The Problem

Our task at hand is to count the number of cells that contain text in an output column.

There are some additional parameters:

  • Exclude any cells that contain numbers
  • Exclude blank cells
  • Exclude any cells that contain empty strings as the result of formulas

In our example, we can manually determine that there are 5 cells that meet our criteria.

The cells we wish to ignore, blank cells or empty strings cells, are shown below.

Understanding What Excel Considers “Blank”

To be clear, an empty string is not the same as a blank cell.  A blank cell has nothing in it.  An empty string is the result of a formula that displays nothing as its result.  This is typically achieved by using two double-quote marks with nothing between them.

=IF(B4=”Game”, C4, “”)

The two double-quotes are known as “empty text” and display nothing but they count as data.

If we were to test a cell containing empty text with an ISBLANK function, we see that the ISBLANK function returns a result of FALSE, meaning that Excel doesn’t consider empty text the same as a truly blank cell.

The ISBLANK function returns a TRUE when pointing to a cell that contains nothing.

Enter the Mystery Formula

One of our community members, we’ll call him “Jack” (that’s actually his name), needed to count all of the text-only cells while ignoring the empty text cells.

Jack came across the following formula but didn’t understand how it worked.  He asked us at XelPlus how it worked, we were all clueless.

We reached out to our good friend Bob Umlas (you might remember him from previous hit posts) to see if he had seen this… he hadn’t.

If the legendary Bob Umlas hasn’t seen it before, then it is truly rare.

Begin with COUNTIF

We start the formula using a COUNTIF function because we want to count all cells in a range that meet the given criteria.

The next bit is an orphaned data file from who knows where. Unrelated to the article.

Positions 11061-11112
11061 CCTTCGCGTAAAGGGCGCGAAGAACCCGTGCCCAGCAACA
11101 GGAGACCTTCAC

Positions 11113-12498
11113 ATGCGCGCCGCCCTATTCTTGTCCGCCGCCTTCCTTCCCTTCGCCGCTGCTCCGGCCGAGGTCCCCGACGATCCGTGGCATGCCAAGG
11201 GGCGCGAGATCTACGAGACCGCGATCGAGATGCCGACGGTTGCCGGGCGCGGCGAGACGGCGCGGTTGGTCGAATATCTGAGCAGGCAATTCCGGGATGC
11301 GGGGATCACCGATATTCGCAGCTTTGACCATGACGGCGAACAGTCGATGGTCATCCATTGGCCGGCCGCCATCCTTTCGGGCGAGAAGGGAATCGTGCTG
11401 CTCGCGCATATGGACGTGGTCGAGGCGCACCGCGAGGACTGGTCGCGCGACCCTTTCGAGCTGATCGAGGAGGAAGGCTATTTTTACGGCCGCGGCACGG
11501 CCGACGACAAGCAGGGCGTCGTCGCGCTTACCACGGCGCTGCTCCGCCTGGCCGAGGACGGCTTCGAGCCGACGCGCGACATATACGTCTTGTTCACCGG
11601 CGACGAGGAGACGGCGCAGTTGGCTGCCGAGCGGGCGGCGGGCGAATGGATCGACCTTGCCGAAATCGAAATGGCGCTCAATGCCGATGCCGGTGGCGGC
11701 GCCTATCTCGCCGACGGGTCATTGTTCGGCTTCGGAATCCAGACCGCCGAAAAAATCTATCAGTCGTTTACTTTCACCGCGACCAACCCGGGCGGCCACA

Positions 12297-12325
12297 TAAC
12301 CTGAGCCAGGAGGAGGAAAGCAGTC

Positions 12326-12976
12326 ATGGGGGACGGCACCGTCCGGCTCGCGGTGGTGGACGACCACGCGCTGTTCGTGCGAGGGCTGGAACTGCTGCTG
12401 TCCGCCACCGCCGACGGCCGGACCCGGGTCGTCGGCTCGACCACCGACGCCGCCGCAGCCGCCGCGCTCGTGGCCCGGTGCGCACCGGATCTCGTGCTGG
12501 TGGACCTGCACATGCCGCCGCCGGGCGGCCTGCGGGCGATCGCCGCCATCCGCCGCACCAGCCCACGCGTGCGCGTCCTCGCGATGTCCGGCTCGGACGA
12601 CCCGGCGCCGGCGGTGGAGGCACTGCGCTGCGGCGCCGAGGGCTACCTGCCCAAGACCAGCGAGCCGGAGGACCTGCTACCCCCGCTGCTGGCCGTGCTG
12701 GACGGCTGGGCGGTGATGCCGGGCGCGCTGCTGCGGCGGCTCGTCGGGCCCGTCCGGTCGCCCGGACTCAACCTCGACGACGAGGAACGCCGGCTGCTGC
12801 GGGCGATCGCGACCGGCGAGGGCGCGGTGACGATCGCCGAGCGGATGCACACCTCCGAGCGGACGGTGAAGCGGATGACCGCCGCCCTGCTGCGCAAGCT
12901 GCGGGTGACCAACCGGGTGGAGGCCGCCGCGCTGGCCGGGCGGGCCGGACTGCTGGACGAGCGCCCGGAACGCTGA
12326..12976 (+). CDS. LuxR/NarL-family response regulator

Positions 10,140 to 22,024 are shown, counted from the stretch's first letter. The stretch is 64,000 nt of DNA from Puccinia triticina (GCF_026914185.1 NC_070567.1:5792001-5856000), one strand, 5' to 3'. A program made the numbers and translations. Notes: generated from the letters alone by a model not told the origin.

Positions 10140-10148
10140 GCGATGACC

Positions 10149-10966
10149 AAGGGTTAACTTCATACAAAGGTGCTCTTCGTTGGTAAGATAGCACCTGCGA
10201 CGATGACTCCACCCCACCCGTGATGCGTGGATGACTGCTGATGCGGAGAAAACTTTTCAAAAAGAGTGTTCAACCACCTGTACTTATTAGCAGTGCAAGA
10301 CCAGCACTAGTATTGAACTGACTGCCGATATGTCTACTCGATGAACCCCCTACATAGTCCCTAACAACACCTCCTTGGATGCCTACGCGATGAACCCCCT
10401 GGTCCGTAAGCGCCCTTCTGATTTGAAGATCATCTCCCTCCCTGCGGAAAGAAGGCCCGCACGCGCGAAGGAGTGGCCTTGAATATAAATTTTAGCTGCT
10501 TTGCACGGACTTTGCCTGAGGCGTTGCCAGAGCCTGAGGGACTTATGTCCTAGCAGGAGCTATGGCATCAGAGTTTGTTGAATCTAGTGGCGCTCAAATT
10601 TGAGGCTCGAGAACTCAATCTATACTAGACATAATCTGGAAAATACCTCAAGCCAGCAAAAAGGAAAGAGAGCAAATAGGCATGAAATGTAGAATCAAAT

Our range of cells to examine are cells D4 through D13.


The criteria for the COUNTIF will use the “not equal” operator “<>”.  But in this case, we will reverse the order of the greater-than/less-than symbols and write it as “><”.  We’ll call these “angry eyes”.

The finished formula is as follows:

=COUNTIF(D4:D13, “><”)

It works!!! It only counts the cells containing text while ignoring blank and empty string cells.

How does it work?  That’s the mystery.  If you know how this works and can provide an explanation, please post it in the comments below.  It’s time to claim those bragging rights.

Using Wildcards to Try to Solve the Puzzle

In an attempt to replicate the “angry eyes” logic using traditional Excel functions, we will try using a COUNTIF function in tandem with wildcards.

Wildcard Refresher

  • The asterisk (*) character is used to represent any character in any quantity
  • The question mark (?) character is used to represent any character but only a single character position

Our Formula

We start with the original COUNTIF and range…


The criteria will be to require at least 1 character to exist but can then have any number of characters following.  We will use a single “?” to denote the mandatory “at least 1 character” followed by the “*” to allow for as many or as few following characters.